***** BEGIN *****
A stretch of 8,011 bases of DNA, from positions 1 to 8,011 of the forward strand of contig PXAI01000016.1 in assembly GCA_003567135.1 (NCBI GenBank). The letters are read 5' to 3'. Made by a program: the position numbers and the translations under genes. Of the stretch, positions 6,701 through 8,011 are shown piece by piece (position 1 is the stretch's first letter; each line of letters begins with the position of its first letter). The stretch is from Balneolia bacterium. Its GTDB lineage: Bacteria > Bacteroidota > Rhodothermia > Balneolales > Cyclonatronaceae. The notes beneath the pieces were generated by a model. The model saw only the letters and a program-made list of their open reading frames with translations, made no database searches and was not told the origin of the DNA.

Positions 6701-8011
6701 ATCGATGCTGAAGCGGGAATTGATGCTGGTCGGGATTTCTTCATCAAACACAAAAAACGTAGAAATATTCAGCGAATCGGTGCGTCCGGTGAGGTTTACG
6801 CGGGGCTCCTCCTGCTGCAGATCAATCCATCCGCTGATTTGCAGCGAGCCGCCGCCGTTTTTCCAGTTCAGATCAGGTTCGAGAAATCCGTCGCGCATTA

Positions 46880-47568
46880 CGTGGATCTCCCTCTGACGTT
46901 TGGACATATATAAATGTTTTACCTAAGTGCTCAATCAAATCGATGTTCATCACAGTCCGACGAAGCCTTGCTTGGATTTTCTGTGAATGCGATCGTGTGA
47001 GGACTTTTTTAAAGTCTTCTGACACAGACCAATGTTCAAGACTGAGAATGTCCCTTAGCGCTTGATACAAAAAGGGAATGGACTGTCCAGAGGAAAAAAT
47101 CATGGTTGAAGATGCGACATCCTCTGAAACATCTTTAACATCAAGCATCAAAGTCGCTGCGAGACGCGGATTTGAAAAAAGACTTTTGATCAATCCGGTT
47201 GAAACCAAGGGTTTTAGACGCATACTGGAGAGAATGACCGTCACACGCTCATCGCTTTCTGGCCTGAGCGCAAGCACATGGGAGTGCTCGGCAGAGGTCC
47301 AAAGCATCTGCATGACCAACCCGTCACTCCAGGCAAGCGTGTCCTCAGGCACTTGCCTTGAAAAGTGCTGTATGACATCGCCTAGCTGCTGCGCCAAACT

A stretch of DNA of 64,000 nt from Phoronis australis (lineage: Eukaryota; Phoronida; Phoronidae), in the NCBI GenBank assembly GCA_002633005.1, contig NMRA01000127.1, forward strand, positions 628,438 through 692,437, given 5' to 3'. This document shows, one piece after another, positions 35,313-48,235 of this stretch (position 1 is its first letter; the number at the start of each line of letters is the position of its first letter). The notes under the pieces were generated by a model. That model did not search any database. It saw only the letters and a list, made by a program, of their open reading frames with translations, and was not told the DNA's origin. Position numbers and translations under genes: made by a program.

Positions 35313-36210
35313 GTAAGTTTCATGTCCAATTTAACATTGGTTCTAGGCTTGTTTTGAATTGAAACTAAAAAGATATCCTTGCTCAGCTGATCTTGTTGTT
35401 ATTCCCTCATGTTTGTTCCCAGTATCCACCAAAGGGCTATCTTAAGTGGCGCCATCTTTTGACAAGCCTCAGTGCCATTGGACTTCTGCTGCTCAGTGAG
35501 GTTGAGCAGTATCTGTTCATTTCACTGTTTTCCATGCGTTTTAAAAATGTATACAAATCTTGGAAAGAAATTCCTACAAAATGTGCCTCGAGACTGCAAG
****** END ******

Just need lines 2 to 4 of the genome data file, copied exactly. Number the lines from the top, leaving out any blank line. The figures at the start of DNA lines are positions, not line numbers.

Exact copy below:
Positions 6701-8011
6701 ATCGATGCTGAAGCGGGAATTGATGCTGGTCGGGATTTCTTCATCAAACACAAAAAACGTAGAAATATTCAGCGAATCGGTGCGTCCGGTGAGGTTTACG
6801 CGGGGCTCCTCCTGCTGCAGATCAATCCATCCGCTGATTTGCAGCGAGCCGCCGCCGTTTTTCCAGTTCAGATCAGGTTCGAGAAATCCGTCGCGCATTA